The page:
Missions can either go really smoothly, or out of control really fast. That’s thanks to the amazing AI. Depending on the situation they are in, you see aliens fleeing from their cover if it’s dangerous to stick around, or use their abilities in key moments that make you really think about your next move. They can even flank you and wait for you to be impatient.
Before any mission, you are given the chance to sort out your unit’s loadout and appearance. Again, it’s simplified compared to the original game. You get to customize the unit’s primary weapon, secondary weapon, armour, and a utility slot, which lets the unit carry one grenade or one med kit. At first, I was bothered that I wasn't able to carry more grenades like the old game, but this change provided challenging decisions during missions. Should I throw a grenade at the Sectoid applying mind flay, or save it for when I see a group of them bunched up? It made those items so valuable in missions that you sometimes regret using them when you need it the most.
When you start a mission, all the aliens are hidden, so you need find them while simultaneously strategically positioning yourself. When you find a group, they are given free time to get into cover, which mostly eliminates the chance for an ambush. That was one of my biggest gripes on the combat. No matter what, they get a chance to get into cover. For us? We don’t get that luxury. Get ready to be flanked. Most missions task you with killing all the aliens in the map, but every once in a while you are given different objectives like escort missions, bomb defusal, and terror missions where you need to rescue civilians. The amount of tasks to keep the missions fresh is enough, but the number of maps is lacking. You will do tons of missions, and you will quickly notice maps used over and over again with the same starting point.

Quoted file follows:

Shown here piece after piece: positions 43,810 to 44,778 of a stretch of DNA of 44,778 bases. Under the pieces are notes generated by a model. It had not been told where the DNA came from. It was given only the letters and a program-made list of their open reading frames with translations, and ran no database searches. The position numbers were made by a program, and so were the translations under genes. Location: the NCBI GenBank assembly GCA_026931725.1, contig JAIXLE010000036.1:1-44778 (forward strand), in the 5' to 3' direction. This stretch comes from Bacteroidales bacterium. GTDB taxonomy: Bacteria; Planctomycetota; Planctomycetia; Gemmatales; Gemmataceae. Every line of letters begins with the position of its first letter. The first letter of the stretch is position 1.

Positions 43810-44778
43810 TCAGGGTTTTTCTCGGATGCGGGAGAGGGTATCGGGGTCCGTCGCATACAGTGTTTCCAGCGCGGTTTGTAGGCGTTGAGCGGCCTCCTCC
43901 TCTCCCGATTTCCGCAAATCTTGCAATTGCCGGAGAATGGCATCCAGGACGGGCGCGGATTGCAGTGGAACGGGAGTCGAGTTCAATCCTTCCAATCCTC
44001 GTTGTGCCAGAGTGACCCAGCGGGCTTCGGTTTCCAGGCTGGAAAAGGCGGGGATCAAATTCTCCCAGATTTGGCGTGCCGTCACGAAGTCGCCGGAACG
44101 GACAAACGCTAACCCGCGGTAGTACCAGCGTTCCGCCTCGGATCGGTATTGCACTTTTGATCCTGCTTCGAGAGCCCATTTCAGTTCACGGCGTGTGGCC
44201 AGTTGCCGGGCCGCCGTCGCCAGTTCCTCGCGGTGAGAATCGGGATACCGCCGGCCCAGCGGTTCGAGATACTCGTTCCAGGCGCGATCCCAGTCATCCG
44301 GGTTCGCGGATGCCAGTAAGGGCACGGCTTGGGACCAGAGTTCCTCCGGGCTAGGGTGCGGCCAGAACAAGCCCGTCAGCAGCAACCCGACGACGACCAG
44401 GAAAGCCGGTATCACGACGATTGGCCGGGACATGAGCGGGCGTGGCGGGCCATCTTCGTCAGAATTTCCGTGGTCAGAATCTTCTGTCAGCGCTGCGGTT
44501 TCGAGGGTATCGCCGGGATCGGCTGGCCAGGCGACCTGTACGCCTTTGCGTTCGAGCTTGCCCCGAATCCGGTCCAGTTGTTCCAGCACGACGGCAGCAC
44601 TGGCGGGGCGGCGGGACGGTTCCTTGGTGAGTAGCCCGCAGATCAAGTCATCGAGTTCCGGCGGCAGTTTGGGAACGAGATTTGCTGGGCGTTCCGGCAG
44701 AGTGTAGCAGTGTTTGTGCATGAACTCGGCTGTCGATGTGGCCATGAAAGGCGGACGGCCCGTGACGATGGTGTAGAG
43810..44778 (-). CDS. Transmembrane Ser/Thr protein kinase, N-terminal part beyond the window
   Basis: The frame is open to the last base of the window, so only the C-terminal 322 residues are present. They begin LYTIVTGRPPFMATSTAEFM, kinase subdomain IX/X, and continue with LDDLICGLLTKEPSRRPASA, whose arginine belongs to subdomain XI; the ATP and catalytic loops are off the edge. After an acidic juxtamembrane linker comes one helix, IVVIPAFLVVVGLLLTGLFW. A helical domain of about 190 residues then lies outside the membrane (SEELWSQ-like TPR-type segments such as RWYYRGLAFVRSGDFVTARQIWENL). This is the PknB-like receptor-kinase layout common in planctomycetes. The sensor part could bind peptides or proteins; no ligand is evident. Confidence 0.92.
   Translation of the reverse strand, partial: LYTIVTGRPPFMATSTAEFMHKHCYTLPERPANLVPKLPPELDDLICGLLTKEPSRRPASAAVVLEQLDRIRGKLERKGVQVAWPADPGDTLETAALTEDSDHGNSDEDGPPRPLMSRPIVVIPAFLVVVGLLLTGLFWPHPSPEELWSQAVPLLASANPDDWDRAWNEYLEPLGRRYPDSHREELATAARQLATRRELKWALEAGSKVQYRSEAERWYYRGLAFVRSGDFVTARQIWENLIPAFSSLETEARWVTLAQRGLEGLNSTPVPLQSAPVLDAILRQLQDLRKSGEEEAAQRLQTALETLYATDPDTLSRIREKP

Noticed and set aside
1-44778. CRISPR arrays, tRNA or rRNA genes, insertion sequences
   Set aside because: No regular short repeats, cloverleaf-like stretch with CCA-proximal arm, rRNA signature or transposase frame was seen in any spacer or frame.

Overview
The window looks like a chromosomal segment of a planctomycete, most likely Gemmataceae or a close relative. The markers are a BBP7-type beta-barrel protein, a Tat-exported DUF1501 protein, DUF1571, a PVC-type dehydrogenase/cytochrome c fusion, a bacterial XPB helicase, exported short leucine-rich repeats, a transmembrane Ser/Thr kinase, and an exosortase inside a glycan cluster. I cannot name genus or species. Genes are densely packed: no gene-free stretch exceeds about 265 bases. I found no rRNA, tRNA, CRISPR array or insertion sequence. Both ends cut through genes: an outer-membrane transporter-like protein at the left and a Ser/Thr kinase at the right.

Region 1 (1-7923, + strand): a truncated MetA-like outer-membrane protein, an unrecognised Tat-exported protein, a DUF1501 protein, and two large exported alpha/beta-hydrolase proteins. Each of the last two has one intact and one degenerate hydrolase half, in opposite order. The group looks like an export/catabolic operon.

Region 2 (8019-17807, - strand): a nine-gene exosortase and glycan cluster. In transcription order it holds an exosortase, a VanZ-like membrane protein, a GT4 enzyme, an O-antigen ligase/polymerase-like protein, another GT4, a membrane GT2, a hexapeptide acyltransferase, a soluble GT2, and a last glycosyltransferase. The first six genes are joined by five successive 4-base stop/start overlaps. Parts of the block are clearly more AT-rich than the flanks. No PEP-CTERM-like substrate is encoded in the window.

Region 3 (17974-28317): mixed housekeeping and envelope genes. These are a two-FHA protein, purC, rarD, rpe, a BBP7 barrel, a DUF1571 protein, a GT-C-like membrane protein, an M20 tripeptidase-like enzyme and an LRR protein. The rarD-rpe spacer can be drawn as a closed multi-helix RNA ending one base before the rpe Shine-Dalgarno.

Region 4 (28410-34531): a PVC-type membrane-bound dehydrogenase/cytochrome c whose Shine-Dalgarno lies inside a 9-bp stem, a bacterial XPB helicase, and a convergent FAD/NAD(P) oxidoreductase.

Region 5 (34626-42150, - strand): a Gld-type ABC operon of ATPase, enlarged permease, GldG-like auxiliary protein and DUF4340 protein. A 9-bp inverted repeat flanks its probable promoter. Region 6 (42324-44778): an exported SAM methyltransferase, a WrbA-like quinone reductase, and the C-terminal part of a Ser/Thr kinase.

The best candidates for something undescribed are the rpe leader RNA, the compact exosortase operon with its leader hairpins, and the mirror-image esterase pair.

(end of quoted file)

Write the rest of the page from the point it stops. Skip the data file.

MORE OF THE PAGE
But the maps are well-developed. Building walls, cover, and almost anything else on the map can be damaged or completely destroyed, which opens up new opportunities for attacks and strategies. The hit chance of that alien too low? Throw a grenade and watch his cover crumble. The environment can also be affected by missed shots. I’ve experienced awkward situations such as ending up with no cover at all for one of my units, thanks to a missed shot by my sniper. The game always surprises you with moments like those, especially when you miss a rocket shot, which doesn’t make sense when it happens.
The pressure of being an XCOM commander